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ECB governors weigh options for boosting eurozone
THERE was "broad agreement" among European Central Bank (ECB) governors at their June meeting that further stimulus might be needed to keep growth and inflation on track, a record showed on Thursday, a position made explicit soon afterwards by president Mario Draghi.
"There was broad agreement that, in the light of the heightened uncertainty . . . the governing council needed to be ready and prepared to ease the monetary policy stance further," read the minutes of the meeting, published four weeks after it was held in Lithuanian capital Vilnius.
Policymakers have been faced with slowing growth, gloomy confidence and activity surveys and weaker inflation in recent months.
The indicators have been hit by uncertainty over global trade conflicts, a string of one-off effects, and the fizzling out of the upswing that followed the region's financial crisis.
ECB staff trimmed their quarterly forecasts for growth and inflation in June, prompting the governors to extend their so-called "forward guidance" on how long rates would remain at historic lows to mid-2020.
Mr Draghi went further at a conference in Sintra later that month, saying that "further cuts in policy interest rates . . . remain part of our tools".
In the highly codified language that central bankers use and which financial markets watch closely for every tiny shift in tone, Mr Draghi said that the ECB was prepared to act "in the absence of improvement" rather than if economic conditions worsen.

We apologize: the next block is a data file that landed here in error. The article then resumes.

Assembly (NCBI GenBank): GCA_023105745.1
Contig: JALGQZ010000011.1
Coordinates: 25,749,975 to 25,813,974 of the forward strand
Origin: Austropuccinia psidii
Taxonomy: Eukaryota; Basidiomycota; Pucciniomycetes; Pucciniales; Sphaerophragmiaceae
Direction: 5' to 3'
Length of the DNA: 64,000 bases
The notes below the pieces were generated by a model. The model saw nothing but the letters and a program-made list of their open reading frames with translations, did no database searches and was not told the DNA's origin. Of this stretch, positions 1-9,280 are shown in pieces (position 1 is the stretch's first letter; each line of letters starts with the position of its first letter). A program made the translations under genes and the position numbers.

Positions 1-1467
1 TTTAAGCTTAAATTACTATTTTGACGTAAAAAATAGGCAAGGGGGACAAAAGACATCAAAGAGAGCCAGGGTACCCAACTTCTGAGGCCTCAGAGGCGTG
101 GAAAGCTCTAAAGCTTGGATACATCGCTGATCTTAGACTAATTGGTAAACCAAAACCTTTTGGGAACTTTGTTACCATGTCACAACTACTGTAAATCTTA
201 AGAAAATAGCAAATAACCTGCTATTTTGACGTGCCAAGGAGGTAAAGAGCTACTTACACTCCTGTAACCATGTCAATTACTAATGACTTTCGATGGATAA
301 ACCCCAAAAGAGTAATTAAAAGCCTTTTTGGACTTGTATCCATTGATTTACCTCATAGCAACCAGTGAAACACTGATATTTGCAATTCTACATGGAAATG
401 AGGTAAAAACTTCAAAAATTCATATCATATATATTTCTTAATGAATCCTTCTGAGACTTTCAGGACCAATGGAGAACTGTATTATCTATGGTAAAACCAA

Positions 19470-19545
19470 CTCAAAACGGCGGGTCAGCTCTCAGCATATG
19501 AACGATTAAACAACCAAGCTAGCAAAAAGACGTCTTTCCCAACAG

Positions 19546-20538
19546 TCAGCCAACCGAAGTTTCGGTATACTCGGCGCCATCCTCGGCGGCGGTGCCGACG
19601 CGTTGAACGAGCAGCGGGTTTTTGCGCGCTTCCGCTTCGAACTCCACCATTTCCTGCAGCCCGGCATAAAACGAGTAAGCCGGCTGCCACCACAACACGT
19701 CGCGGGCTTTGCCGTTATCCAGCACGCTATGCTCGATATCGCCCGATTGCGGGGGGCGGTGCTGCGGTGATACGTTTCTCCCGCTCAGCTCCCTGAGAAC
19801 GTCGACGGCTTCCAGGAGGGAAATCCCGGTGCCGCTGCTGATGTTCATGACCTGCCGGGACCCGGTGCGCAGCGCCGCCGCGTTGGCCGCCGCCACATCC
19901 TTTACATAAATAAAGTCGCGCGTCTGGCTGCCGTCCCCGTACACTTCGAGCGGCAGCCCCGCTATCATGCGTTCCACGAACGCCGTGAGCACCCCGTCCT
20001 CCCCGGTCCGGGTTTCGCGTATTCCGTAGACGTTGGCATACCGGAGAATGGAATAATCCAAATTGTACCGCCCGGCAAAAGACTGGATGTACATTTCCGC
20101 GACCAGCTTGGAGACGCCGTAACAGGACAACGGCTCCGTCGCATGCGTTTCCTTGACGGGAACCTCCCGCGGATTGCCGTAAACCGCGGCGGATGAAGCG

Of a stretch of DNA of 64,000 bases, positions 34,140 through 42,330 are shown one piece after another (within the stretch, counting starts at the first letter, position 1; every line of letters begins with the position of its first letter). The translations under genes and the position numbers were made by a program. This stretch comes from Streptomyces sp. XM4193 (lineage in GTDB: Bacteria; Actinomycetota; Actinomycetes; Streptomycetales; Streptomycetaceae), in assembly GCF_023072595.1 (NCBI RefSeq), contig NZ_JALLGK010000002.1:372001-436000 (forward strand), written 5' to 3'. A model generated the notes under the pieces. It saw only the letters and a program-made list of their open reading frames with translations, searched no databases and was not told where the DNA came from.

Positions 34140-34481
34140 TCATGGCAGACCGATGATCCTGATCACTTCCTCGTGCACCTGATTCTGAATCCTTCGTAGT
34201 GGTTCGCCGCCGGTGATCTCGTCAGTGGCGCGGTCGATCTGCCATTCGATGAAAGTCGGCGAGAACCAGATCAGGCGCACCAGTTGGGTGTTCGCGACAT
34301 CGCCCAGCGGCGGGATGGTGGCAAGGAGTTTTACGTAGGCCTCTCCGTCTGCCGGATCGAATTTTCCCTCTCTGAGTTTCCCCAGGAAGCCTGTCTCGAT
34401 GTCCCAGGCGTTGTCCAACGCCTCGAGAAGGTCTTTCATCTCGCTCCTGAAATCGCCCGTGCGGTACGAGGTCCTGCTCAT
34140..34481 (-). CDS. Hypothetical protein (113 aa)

For ECB watchers, that signified a lowering of the threshold for action. Some observers are concerned that the central bank has no more ammunition left in its battle against weak growth and inflation.
Beyond the extension of low interest rates and the possibility of cutting still further into negative territory, a third option would be to relaunch the 2.6 trillion euro (S$4 trillion) bond-buying scheme that the ECB tied up in December.
"Resuming net asset purchases" was definitely on the table at the June meeting, the minutes of the meeting showed.
But doing so could require central bankers to find ways around technical constraints on the programme.
In the past, there have been a number of legal and political objections to the bond-buying programme, known as quantitative easing or QE.
But policymakers have been able to deflect such criticism by limiting the proportion of the bonds of a particular country that the ECB can hold.
According to the minutes of the meeting, the governing council remained confident that "the fundamental economic forces remained in place for inflation to pick up over time" towards their goal of just below 2 per cent.
"Domestic demand had so far been rather resilient, underpinned by strong employment and wage growth" while "the risk of recession was low", policymakers judged.
However, slowdowns in manufacturing-oriented economies such as Germany "might yet spread further" to the rest of the single currency area, some members cautioned.
ING analyst Carsten Brzeski said that the combination of disappointing data, the faltering resilience of the eurozone economy, a possible rate cut by the US Federal Reserve and a series of comments by ECB officials had "all pushed the ECB closer to action at the July meeting". The only question was "whether words alone . . . will be enough at the July meeting," he added.
Mr Draghi is stepping down as ECB president, and IMF chief Christine Lagarde has been nominated to succeed him. AFP